What is Vertical Integration

Vertical integration is a type of management control. Companies forming part of supply chain are working for a common owner in vertical integration. This helps in achieving better control of production process and hold-up situation can be avoided due to common control.

Vertical integration allows company to get better hold of the market as dependence on outsiders is very limited. Vertical integration can be explained by taking an example. Production houses in motion pictures achieve vertical integration by venturing into businesses of supplies, distribution and opening of music companies to promote the music of their films. Such venturing into various departments involved in film-making can make the process of film-making a smooth process.

Vertical integration helps to control production loopholes. It also encourages monopoly in the market due to self-dependence. Another beautiful example is a car manufacturing company expanding its interests into tire manufacturing. This makes possible process integration to a large extent.

American companies since long time were dependent on foreign material suppliers to meet their industry needs. An apparel company in this country changed the norm by venturing into yarns and knitting units. This has actualized their dreams of holding a pure American product in their hands. Secondary activities like photography, PR and promotion has been assigned to sister concerns and thus a complete business model is brought into shape.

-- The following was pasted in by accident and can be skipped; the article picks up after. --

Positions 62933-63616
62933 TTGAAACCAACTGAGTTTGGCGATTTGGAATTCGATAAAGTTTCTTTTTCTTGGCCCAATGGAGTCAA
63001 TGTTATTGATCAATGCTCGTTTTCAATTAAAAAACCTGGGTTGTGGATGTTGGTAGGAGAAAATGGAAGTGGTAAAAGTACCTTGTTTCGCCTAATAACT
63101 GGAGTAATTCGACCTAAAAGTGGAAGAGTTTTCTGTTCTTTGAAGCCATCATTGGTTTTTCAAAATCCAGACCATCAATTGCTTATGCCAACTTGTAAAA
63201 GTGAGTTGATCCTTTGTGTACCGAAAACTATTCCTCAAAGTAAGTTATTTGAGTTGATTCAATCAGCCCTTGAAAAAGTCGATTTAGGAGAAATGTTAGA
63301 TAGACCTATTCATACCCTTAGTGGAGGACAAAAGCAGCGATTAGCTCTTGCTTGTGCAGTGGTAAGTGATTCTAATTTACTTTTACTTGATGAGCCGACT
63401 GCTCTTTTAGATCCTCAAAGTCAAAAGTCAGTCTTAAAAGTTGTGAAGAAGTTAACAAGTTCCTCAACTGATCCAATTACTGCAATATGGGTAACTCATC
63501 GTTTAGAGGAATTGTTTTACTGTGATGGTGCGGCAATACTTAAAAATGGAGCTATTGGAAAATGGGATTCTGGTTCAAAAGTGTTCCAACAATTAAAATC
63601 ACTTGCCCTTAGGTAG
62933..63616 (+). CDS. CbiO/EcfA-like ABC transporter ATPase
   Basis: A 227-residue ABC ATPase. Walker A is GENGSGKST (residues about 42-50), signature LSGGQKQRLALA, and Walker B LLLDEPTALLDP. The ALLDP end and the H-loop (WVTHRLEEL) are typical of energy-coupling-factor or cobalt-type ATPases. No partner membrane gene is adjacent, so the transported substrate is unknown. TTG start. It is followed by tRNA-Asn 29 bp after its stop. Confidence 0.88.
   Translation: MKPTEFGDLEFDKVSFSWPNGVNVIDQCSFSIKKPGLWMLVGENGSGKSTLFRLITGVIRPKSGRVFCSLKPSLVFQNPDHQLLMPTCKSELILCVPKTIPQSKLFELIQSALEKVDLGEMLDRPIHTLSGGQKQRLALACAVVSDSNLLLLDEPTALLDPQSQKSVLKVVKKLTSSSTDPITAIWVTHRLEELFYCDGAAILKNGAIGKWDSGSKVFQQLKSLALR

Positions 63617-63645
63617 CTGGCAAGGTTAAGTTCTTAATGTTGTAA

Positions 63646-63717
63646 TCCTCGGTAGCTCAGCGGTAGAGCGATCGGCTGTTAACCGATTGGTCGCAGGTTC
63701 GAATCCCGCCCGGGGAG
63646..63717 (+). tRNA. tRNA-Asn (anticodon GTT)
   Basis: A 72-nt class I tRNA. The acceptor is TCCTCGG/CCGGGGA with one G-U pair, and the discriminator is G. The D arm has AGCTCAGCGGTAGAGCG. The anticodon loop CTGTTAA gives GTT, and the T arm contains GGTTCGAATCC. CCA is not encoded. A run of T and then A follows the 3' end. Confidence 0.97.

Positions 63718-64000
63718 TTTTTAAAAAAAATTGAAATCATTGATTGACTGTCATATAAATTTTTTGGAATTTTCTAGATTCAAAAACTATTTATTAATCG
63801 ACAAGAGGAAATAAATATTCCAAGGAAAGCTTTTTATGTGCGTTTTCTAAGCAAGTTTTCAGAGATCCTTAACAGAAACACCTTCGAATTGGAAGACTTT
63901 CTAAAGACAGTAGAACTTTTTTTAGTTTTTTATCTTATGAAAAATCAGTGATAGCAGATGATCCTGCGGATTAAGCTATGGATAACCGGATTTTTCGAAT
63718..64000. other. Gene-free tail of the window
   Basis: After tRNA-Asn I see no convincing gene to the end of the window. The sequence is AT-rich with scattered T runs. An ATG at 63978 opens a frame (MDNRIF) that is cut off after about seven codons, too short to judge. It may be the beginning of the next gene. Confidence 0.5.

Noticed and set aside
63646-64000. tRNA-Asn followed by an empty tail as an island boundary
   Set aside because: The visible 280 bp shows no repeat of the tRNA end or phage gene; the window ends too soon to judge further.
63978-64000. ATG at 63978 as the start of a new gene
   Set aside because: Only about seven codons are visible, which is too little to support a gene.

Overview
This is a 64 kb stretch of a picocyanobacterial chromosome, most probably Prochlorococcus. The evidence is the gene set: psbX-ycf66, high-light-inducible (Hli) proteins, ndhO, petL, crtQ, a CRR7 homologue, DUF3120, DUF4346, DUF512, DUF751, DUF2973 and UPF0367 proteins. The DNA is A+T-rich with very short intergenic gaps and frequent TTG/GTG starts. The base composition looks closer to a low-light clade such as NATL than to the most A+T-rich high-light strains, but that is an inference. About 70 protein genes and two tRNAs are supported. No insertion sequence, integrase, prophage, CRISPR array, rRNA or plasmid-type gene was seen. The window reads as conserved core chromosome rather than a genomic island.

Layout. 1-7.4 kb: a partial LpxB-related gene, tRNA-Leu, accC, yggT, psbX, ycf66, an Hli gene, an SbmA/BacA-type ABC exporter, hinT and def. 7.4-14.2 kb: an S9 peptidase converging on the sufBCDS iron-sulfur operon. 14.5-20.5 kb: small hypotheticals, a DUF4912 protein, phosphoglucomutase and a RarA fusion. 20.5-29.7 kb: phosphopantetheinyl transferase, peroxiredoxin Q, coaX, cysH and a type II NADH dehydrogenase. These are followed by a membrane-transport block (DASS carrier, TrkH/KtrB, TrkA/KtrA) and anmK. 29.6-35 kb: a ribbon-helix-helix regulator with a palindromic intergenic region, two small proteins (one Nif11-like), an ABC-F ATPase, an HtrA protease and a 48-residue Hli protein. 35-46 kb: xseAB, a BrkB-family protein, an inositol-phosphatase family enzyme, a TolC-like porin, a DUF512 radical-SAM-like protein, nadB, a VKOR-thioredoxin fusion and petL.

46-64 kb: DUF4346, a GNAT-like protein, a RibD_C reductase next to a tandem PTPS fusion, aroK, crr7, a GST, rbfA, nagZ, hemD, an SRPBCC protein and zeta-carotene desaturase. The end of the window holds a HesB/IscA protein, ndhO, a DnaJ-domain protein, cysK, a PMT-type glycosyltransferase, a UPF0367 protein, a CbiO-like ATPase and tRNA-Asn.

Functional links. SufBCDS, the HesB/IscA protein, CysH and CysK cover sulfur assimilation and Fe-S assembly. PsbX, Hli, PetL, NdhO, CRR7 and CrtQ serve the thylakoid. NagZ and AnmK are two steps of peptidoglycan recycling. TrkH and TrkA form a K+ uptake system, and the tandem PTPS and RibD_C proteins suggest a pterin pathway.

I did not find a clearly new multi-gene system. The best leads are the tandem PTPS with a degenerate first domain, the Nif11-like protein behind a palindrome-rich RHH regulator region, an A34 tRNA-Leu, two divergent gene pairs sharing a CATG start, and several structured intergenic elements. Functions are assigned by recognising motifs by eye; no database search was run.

The cost involved in outsourcing process steps sometimes prove to be more painful in terms of on time delivery and meeting quality levels. Lot of money is saved in terms of transportation and rejections. This makes vertical integration a fanciful concept.

Vertical integration can be back stream, forward and balanced. Back stream integration involves production of inputs required in production of main product. A motorbike company engaged in production of steel body can be a fair example of this type of integration. Forward integration is controlling retail chains where the products will be sold. A garment manufacturing company opening their own retail stores can display the concept of forward integration.

American Apparel is the classic example of balanced integration. It not only owns knitting yarns (back stream integration) but also has a chain of retail stores selling the apparels. Vertical integration saves time and projects are completed in much lesser time span than in outsourced business models.

Vertical integration ensures low transaction costs. Uncertainty factor is greatly reduced and production path is more concise and clear. Local market flourishes and provides strict competition to foreign entrants. Synchronization in supply and demand does not leave any scope for confusion. Maximum profits are reaped by marginalizing the costs involved resulting into being monopolistic state. Vertical integration has some cons too. Quality may not be at par with that of specialized suppliers. Coordination costs may also be a big hindrance.

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